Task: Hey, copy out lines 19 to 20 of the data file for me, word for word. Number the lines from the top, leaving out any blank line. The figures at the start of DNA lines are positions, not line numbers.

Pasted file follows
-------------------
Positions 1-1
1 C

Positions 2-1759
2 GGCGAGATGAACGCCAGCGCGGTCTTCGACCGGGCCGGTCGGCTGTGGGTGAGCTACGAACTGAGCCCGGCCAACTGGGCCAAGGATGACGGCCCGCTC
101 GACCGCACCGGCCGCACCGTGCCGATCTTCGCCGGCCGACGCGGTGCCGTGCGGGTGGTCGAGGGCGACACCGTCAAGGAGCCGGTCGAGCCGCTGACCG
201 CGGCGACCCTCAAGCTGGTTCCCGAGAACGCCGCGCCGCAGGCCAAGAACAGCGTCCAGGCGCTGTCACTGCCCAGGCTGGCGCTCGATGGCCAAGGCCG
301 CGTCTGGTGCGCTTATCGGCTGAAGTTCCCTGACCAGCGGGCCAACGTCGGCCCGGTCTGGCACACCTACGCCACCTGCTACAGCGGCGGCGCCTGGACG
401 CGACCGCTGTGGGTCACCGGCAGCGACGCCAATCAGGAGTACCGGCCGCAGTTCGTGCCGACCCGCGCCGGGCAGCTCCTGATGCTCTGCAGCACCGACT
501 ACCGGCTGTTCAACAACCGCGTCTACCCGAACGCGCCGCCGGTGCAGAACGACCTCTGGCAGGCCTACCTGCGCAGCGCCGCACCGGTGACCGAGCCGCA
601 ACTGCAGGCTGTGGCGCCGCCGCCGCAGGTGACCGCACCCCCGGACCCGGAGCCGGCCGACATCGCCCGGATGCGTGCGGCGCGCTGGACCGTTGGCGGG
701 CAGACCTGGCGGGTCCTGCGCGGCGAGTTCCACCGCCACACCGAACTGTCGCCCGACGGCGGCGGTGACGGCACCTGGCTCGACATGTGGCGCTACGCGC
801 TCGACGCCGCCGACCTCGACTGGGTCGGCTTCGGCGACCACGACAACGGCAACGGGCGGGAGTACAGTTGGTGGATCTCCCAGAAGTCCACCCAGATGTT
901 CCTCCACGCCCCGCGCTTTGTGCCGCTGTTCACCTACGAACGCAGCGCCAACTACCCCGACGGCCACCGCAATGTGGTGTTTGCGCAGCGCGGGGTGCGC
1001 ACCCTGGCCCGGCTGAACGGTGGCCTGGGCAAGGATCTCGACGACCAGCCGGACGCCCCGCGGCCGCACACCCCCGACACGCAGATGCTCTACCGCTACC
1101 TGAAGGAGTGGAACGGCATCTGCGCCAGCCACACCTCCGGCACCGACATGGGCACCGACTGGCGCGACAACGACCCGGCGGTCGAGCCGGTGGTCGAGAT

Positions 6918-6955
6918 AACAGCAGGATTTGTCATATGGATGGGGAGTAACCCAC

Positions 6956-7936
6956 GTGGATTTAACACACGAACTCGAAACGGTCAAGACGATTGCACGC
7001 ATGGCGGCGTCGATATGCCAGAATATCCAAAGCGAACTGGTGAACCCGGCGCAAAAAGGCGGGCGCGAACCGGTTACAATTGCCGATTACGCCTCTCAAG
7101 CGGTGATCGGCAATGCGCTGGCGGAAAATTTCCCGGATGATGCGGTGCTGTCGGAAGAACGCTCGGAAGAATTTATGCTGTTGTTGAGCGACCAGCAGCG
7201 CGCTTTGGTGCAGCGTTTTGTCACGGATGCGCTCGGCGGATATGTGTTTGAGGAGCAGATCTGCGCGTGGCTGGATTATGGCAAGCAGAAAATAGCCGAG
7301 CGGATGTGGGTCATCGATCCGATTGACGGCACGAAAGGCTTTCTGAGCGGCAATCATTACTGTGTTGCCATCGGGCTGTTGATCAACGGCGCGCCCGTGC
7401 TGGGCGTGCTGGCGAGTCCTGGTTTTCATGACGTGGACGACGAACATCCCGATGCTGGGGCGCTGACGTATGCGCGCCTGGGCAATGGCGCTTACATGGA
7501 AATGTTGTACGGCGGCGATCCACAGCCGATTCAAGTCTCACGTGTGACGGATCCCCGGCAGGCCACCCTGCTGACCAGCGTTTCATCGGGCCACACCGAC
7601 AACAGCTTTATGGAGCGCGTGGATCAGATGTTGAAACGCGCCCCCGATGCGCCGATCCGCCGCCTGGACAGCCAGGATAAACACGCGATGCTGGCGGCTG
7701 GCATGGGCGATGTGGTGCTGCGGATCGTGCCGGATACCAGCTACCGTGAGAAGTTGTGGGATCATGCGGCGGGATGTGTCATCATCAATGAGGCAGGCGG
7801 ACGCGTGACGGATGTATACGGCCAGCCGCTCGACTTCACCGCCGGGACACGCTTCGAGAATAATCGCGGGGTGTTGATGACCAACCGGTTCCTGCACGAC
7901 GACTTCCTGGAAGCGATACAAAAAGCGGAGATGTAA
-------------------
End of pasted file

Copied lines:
6956 GTGGATTTAACACACGAACTCGAAACGGTCAAGACGATTGCACGC
7001 ATGGCGGCGTCGATATGCCAGAATATCCAAAGCGAACTGGTGAACCCGGCGCAAAAAGGCGGGCGCGAACCGGTTACAATTGCCGATTACGCCTCTCAAG